On this Feast of the Birth of John the Baptist I’m thinking about all the knives in my kitchen, I’ll even add the pair of scissors that sits in the middle of my block of neatly situated knives. I’ve used those instruments of slicing and cutting quite a bit as I hone in on my culinary skills. The problem is they have all become “dull” instruments, making it increasingly difficult for them to do what they are supposed to do: cut and slice. No, this reflection is not going to continue in a weird manner, given the slicing and cutting images, but only to illustrate a point: they can’t do properly what they are supposed to do because they have become “dull.”
The reading from the liturgy speaks of making me a “sharpened knife; a polished arrow.” St. Paul, in one of his letters, speaks of the word of God being like a “sharpened two/edged sword.” In both cases, the key words are “sharpened and polished,” the opposite of “dull.”
John the Baptist was one who never let his spirit become dull or ineffective. His entire life and ministry were “instruments”, that never lost their meaning or vitality, they were never dulled. Has my life become dulled by routine, by simply going through the motions of living, so that I have lost the edge of the Spirit? Each one of us is a human instrument with a purpose given to us by God. If we are unaware of that purpose, or we have taken it for granted, we become dull, useless.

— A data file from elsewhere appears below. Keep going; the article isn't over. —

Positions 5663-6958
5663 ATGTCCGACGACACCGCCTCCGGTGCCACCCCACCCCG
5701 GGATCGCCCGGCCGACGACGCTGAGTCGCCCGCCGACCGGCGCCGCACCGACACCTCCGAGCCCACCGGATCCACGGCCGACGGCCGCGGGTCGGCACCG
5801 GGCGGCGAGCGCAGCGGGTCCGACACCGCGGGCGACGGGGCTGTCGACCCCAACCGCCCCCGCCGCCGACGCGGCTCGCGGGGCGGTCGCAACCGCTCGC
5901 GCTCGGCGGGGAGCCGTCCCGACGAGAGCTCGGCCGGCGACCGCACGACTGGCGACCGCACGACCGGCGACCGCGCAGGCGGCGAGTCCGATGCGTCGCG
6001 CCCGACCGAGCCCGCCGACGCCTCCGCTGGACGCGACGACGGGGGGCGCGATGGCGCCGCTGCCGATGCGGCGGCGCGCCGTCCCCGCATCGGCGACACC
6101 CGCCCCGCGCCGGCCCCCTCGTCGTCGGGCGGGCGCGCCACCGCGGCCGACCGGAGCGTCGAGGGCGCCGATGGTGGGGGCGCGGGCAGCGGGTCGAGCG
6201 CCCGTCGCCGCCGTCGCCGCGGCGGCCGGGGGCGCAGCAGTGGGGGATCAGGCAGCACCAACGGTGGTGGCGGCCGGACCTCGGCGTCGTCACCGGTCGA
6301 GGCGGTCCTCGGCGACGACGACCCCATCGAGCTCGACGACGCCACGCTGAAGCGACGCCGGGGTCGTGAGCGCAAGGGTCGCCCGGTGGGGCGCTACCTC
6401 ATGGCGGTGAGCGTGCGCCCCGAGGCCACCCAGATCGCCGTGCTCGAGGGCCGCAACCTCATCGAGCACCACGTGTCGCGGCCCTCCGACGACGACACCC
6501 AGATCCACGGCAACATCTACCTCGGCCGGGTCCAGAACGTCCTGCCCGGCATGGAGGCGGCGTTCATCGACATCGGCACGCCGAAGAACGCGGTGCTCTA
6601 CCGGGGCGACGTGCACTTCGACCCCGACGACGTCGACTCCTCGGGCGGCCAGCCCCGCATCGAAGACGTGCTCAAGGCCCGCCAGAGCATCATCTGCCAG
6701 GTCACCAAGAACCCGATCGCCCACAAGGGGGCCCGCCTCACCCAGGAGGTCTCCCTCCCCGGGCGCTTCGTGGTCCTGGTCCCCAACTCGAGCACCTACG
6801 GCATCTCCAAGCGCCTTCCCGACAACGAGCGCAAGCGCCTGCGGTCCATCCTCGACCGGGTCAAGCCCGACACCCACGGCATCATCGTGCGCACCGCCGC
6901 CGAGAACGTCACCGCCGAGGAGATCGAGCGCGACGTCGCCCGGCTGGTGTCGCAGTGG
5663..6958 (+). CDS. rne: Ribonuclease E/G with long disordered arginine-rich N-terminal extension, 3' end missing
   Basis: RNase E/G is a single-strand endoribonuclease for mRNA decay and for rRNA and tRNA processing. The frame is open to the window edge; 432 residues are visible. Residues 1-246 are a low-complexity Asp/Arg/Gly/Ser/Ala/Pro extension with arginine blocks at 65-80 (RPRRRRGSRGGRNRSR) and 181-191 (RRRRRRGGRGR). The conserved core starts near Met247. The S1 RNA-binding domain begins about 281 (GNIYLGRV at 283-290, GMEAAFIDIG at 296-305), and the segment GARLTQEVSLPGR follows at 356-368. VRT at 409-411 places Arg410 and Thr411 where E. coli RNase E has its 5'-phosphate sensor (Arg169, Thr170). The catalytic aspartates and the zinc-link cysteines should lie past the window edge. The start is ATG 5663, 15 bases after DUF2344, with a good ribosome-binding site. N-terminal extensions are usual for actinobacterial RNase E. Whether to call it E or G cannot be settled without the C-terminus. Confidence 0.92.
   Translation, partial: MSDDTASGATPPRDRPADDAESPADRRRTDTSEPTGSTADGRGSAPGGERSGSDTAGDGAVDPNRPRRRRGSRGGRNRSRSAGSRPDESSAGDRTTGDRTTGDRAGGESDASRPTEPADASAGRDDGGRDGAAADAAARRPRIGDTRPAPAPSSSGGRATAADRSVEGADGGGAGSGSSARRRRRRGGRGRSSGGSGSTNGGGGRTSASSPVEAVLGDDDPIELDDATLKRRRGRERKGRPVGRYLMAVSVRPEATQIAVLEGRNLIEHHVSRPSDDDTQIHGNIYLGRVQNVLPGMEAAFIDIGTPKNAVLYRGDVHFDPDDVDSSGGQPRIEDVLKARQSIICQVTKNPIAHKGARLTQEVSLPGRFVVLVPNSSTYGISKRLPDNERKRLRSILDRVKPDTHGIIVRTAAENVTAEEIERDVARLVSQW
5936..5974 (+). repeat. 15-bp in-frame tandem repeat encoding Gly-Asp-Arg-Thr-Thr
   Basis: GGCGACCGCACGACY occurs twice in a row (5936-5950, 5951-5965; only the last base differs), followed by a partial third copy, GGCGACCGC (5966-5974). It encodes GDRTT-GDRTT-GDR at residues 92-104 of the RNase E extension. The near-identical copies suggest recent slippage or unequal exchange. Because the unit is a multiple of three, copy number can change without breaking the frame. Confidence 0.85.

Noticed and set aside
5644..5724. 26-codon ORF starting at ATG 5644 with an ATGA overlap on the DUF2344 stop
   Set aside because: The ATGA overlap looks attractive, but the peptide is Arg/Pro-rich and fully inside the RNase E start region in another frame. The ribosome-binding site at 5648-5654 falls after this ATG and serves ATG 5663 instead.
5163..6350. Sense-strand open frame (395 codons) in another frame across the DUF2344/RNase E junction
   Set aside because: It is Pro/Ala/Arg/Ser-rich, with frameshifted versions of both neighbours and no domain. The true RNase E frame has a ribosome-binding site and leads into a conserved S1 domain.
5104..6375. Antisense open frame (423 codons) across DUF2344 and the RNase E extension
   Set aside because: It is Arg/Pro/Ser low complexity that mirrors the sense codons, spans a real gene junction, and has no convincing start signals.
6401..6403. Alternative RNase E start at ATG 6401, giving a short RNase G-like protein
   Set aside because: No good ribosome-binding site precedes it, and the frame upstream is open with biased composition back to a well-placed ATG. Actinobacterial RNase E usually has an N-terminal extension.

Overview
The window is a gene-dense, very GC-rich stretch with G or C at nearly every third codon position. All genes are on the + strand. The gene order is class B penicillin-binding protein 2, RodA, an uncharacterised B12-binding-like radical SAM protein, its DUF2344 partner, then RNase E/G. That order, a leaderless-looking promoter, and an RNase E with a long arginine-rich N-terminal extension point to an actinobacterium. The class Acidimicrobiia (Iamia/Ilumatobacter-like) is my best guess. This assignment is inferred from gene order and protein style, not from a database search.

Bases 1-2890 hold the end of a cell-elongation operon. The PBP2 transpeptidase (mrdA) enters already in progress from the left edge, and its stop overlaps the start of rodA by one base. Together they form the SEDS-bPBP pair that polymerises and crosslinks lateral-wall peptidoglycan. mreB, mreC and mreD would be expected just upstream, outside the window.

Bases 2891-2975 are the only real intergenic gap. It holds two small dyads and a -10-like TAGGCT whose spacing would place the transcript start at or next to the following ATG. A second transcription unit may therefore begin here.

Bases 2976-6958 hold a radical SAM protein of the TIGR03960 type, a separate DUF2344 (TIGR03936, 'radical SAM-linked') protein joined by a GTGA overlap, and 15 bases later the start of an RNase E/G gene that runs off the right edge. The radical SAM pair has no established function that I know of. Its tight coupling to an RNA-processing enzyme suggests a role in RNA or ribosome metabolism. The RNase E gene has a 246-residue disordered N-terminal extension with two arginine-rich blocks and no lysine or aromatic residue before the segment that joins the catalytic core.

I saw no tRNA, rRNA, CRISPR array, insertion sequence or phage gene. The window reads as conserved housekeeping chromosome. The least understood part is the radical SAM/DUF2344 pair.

John the Baptist is certainly one we can turn to as a witness of someone who can help us regain the sharpness of our own unique witness. The Spirit, like flint, sharpens our own spirit so that we become human extensions of God’s creative energy, creating “slices of life” that restore creation to its original beauty.
John the Baptist was not a dull, boring person; may we follow his example.